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William Mair (?–1897)



Readers will regret to hear of the death of Mr. William Mair, of "The Plantations," Glenelg, which occurred at about 8 o'clock on Thursday morning. Although the deceased gentleman had not been in the best of health for some months he was able to attend to his business until last Friday afternoon. On that day he complained of feeling unwell, but although he was compelled to remain at home, no one anticipated that his illness was likely to prove fatal. The cause of death was a paralytic stroke. Mr. Mair arrived in South Australia in the early "fifties" and was first employed by Messrs. Philip Levi & Co. Afterwards he joined the Government service, but left his position there to assume the secretaryship of the Wallaroo Mines Company. Later on he went to New Zealand, where he embarked in business on his own account, but he soon re turned to Adelaide and established the business of an accountant and general agent, which he has carried on ever since. He was much interested in the proposal to connect Glenelg with the metropolis by rail, and by his influence in Parliament and outside helped considerably to secure the starting of the undertaking. He entered the House of Assembly as member for Sturt in 1874, but resigned his seat in the next year, so that he could pay a visit to England. In 1888 Mr. Mair was elected secretary to the Adelaide Underwriters' Association and has filled the position up to the time of his death. His position naturally brought him into close contact with commercial men in Adelaide, and he was highly esteemed for his strict integrity and perfect knowledge of his business. He took a great interest in floriculture and spent most of his leisure time in gardening. His efforts in this direction made his residence one of the most picturesque in Glenelg. Of late years he had not taken a very active part in public affairs. His last public appearance was at a meeting in connection with the agitation for another railway to Glenelg. He spoke vigorously in favor of the proposal, which he did not think would result in any injury to the Glenelg Railway Company. He leaves a widow — a daughter of the late Sir John Morphett — three sons and two daughters. All of the sons are absent from the colony, two of them being in West Australia and the other in Queensland. One of the daughters is the wife of Mr. C. Irwin, the sharebroker, and the other is still unmarried. Our Glenelg correspondent writes : — "Although during recent years the late Mr. Mair spent most of his leisure hours in his own home, in the earlier days he was one of the most active residents of the municipalities of Glenelg and Brighton. The ratepayers of Brighton elected him to the mayoral office, and a practical reminder of his service in the capacity of chief magistrate of the town is an inkstand at present in use at the local town hall. Glenelg too had the benefit in its palmy days of the deceased gentleman's influence, and Mr. Mair's demise strikingly impresses those that witnessed the early growth of' the colony that the ranks of the early-day settlers and commercial men are fast thinning. Mr. Mair was a Fellow of the Adelaide Society of Accountants, and although his recent years were passed in comparative retirement, many of the present day commercial men recognised to the full the value of Mr. Mair's services in the business world. The last occasion in which Mr. Mair's voice was heard in public was at the meeting at Brighton, held to organise a movement to obtain railway communication with the city. Mr. Mair spoke lucidly and vigorously, recounting for the benefit of a large meeting the successes and vicissitudes of various railway and tramway companies that were promoted when the colony was young."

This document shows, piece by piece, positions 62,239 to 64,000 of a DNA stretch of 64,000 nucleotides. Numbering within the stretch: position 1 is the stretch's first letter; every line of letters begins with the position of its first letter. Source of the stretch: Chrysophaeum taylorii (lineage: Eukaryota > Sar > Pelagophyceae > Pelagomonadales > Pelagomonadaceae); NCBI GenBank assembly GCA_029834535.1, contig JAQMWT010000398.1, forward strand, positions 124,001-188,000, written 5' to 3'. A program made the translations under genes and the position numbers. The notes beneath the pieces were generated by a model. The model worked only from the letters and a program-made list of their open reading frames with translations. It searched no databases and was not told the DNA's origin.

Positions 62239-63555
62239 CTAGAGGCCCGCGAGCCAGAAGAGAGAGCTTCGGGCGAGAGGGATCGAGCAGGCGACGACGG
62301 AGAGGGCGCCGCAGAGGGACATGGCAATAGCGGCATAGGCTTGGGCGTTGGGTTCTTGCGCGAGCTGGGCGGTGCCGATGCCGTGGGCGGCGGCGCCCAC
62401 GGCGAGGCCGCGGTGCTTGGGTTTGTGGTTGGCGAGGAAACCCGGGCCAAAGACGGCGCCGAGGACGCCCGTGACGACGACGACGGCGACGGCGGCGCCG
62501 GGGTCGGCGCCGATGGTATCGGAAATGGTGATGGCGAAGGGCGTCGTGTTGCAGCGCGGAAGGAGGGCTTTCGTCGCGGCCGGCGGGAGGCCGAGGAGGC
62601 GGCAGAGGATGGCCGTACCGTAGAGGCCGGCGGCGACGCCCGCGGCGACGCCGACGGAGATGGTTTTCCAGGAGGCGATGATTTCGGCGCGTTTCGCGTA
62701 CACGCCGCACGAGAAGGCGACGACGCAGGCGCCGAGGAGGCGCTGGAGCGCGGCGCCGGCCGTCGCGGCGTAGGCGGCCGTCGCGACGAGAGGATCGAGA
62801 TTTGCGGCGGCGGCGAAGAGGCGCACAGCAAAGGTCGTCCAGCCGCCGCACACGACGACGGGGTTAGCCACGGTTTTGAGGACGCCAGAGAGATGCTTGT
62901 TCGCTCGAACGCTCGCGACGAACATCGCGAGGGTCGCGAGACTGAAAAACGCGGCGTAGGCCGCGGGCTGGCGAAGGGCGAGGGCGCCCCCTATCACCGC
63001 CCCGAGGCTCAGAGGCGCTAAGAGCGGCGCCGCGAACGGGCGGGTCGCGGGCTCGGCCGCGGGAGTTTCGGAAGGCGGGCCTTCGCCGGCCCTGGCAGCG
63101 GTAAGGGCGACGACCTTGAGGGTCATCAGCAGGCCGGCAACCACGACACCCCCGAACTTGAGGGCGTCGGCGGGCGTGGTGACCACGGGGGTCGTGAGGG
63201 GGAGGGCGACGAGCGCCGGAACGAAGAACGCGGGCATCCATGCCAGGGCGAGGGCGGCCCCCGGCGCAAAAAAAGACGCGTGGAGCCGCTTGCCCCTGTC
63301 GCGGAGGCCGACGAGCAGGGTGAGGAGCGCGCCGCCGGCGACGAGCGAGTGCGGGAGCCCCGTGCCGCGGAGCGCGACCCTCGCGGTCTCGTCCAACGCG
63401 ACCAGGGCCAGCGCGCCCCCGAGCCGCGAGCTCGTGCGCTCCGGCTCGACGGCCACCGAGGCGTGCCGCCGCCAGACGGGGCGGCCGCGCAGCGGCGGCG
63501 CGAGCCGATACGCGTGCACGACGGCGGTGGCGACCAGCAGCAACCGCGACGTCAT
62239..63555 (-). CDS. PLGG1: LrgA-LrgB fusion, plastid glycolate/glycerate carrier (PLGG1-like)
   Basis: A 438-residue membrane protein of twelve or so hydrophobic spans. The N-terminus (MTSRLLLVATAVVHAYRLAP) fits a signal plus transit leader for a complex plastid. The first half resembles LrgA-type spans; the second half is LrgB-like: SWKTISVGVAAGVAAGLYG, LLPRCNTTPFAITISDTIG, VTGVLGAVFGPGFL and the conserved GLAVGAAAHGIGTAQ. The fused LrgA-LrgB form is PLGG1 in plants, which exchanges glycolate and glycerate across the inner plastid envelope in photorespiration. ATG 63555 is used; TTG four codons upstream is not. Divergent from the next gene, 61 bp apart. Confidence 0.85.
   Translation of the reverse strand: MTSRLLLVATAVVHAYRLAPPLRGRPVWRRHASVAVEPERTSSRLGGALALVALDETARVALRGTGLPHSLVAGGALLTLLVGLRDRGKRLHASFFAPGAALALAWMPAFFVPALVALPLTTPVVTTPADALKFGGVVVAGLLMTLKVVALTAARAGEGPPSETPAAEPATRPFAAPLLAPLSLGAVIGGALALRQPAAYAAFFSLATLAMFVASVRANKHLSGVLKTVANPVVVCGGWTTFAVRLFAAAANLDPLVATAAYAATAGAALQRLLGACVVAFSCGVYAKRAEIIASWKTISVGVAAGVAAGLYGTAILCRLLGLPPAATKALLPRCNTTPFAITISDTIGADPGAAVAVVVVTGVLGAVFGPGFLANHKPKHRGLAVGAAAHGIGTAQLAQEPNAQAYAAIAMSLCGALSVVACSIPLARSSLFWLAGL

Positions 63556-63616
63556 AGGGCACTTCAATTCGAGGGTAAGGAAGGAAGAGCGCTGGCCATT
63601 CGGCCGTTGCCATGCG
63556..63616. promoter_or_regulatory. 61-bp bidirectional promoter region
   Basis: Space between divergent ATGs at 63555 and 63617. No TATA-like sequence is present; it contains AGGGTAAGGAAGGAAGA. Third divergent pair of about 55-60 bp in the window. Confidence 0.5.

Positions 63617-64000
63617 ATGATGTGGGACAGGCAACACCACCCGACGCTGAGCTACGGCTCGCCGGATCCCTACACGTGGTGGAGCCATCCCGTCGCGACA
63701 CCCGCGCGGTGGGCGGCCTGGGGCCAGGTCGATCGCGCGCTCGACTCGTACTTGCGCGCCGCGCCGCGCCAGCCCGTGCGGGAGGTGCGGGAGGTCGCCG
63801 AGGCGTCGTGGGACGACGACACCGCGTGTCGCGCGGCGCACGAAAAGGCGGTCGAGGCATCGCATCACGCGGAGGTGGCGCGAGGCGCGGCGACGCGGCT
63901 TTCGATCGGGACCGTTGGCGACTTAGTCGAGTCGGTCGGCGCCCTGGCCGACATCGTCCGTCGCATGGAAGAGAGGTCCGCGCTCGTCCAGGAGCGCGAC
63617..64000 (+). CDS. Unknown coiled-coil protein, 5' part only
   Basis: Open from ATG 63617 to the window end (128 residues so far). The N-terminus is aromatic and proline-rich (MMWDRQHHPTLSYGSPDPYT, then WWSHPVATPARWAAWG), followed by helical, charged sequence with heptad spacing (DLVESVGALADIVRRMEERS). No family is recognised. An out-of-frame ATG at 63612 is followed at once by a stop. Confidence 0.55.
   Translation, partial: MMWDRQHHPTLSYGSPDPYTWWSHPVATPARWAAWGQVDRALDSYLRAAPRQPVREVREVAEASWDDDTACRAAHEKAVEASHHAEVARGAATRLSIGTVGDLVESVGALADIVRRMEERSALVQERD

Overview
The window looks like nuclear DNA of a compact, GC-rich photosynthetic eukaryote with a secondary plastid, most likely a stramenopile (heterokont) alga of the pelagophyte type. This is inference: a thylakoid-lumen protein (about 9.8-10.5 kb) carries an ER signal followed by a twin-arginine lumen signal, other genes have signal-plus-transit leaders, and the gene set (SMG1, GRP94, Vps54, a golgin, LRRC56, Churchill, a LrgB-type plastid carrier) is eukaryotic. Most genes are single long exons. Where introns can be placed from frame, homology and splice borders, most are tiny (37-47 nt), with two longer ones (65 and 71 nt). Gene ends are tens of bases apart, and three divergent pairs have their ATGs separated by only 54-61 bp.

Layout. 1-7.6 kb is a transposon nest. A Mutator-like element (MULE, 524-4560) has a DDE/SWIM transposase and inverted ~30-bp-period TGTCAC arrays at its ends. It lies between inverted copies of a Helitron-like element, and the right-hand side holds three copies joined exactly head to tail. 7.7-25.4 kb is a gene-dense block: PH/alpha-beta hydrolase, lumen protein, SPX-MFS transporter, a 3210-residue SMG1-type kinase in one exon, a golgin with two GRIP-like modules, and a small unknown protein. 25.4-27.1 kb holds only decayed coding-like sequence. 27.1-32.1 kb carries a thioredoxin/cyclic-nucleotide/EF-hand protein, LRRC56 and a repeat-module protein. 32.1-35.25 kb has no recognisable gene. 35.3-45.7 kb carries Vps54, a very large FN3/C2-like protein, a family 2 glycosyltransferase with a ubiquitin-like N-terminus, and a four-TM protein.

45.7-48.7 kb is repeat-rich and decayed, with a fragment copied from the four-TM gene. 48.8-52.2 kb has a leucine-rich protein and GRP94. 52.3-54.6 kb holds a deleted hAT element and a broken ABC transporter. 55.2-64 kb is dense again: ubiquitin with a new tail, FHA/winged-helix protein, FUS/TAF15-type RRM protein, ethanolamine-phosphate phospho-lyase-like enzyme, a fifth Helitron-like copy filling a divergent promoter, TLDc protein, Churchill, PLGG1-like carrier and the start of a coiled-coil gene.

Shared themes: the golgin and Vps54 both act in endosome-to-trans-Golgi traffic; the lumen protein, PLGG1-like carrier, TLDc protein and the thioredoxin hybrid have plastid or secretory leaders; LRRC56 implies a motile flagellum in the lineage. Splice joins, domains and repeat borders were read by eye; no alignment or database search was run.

Original publication

Citation details

'Mair, William (?–1897)', Obituaries Australia, National Centre of Biography, Australian National University,, accessed 18 June 2024.

© Copyright Obituaries Australia, 2010-2024

Life Summary [details]


21 October, 1897

Cause of Death